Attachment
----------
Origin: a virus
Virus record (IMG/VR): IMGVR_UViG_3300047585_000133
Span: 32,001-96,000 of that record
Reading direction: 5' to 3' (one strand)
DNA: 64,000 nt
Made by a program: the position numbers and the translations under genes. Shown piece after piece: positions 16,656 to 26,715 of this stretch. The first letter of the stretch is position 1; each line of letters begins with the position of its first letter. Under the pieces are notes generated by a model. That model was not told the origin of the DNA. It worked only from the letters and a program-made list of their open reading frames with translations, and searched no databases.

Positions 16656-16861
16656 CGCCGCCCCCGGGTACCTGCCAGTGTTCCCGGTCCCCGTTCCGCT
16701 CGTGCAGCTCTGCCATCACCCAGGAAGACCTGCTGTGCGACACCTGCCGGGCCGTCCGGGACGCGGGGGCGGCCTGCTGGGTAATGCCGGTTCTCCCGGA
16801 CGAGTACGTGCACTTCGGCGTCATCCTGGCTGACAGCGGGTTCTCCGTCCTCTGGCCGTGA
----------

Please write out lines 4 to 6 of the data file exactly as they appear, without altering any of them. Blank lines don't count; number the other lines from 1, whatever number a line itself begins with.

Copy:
Reading direction: 5' to 3' (one strand)
DNA: 64,000 nt
Made by a program: the position numbers and the translations under genes. Shown piece after piece: positions 16,656 to 26,715 of this stretch. The first letter of the stretch is position 1; each line of letters begins with the position of its first letter. Under the pieces are notes generated by a model. That model was not told the origin of the DNA. It worked only from the letters and a program-made list of their open reading frames with translations, and searched no databases.